James Flanigan's May 29 column concerning national health-care policy, "Time to Stop Buck Passing on Health Care," was excellent. It was both enlightened and enlightening, although I am sure he will suffer the brickbats of medical profiteers.
For decades now, American businesses have deluded themselves into thinking that they exist in some sort of Adam Smith-like utopia, where healthy capitalism ensures employment for all, along with medical care and retirement plans.
Nice thinking, except it is not true--tens of millions of people are unemployed or underemployed and have to rely on the government to a greater or lesser degree. For that matter, most of our large companies have come to rely on our tax dollars for continued existence. Witness the Chrysler bailout, or the large number of companies that depend on government contracts for their livelihood, or the almost daily rescue of foundering banks by the feds.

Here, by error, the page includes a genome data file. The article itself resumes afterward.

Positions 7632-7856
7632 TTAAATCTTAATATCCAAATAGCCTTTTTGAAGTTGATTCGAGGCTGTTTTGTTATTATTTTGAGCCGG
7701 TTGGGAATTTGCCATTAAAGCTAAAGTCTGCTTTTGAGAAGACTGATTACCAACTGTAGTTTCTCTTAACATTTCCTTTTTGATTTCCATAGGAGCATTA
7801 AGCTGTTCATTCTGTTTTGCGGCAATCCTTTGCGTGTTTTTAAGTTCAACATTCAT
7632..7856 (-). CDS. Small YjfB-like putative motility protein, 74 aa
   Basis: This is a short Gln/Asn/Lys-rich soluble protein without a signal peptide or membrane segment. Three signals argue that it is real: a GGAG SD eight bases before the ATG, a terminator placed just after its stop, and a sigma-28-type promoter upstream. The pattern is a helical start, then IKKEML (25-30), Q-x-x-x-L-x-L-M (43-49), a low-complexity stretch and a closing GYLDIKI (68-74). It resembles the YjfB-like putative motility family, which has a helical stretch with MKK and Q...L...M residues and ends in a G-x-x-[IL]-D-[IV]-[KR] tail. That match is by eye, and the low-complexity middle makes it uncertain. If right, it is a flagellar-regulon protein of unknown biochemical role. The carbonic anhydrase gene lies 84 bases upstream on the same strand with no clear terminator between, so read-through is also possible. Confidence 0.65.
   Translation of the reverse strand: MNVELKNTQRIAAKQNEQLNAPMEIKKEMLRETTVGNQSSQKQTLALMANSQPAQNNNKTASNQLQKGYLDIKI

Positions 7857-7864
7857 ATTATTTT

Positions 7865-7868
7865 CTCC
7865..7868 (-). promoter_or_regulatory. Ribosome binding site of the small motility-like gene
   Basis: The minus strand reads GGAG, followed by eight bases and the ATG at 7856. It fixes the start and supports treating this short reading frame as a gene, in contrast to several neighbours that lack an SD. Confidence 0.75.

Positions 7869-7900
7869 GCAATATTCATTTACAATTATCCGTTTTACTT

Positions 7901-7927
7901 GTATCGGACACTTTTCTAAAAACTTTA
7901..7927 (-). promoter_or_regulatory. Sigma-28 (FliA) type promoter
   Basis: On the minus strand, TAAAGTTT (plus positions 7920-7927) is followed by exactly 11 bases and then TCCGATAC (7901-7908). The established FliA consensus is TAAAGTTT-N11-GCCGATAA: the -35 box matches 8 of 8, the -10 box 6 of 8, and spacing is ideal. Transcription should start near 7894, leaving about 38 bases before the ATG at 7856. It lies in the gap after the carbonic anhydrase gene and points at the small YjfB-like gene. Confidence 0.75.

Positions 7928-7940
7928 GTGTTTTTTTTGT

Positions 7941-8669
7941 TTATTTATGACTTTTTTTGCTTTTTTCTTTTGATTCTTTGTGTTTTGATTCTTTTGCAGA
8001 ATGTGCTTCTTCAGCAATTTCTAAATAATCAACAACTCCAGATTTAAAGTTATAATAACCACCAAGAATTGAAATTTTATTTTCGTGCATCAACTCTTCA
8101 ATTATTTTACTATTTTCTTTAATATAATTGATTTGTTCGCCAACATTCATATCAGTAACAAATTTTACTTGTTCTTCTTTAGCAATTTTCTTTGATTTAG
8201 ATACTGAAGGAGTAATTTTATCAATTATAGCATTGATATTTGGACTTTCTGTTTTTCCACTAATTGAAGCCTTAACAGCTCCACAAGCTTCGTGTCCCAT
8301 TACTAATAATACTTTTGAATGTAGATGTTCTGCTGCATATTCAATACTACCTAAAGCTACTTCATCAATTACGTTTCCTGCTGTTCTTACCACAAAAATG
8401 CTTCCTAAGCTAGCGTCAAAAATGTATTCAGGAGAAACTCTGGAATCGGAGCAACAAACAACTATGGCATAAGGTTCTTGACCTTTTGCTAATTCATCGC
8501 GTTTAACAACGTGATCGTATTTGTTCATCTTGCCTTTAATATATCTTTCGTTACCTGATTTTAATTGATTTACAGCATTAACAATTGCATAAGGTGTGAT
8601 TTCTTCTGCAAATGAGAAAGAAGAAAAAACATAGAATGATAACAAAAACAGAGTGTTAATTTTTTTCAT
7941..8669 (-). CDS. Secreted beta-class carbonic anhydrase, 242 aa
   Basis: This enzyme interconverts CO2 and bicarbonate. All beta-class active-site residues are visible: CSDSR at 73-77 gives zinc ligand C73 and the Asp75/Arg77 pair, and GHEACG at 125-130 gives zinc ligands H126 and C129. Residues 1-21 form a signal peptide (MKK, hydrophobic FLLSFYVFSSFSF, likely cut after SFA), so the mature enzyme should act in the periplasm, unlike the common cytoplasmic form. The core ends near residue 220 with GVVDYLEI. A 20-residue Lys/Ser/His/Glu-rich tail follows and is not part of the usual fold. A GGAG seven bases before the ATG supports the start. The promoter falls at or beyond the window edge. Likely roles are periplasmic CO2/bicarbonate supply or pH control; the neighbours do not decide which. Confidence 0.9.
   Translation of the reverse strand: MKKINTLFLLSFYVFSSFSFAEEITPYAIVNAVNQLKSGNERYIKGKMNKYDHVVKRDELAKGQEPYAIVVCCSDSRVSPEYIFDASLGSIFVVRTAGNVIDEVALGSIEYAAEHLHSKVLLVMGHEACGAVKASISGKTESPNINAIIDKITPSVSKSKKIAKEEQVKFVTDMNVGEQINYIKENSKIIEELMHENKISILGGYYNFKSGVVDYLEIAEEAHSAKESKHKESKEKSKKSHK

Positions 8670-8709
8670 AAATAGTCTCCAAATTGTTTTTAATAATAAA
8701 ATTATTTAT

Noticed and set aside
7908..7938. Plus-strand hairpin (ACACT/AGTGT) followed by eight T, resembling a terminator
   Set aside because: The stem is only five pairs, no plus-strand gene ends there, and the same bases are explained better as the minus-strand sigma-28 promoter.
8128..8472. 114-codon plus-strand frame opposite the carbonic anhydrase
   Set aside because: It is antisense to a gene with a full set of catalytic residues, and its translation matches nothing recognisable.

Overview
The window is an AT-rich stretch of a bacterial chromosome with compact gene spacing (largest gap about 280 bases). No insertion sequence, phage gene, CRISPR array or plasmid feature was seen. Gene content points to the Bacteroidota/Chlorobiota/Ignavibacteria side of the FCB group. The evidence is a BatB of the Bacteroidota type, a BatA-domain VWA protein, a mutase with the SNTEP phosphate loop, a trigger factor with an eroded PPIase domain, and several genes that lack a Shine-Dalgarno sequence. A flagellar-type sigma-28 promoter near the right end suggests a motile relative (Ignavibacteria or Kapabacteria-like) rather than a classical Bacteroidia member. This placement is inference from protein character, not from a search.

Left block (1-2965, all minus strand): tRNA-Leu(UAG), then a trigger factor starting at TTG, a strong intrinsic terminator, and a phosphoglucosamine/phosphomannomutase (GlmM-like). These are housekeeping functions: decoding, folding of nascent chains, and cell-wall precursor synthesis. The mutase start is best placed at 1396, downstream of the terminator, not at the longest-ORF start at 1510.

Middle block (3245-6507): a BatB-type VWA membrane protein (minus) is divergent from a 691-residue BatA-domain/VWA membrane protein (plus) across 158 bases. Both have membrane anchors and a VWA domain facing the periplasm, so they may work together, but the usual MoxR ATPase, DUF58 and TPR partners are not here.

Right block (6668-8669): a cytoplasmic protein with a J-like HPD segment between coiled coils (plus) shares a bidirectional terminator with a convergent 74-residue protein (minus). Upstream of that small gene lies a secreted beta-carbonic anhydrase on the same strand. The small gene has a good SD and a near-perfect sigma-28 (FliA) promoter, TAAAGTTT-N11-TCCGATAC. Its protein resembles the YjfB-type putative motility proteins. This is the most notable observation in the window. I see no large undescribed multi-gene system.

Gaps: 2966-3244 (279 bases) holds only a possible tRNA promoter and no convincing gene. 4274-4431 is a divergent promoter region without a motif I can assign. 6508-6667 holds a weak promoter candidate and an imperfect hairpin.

The health-care field, or much of it, assumes that everybody can afford $1,000 a day hospital care and the very, very best of everything medical. The truth is that millions of Americans cannot afford such costly care, but they would desperately like to have adequate health care, a place they can go for preventive medical attention and the knowledge that an accident or long illness will not beggar them.
We do need a guarantee that everyone in this country will have access to proper health care. Since private enterprise appears unwilling to do what is necessary, it is certainly time that a national health trust fill the gap.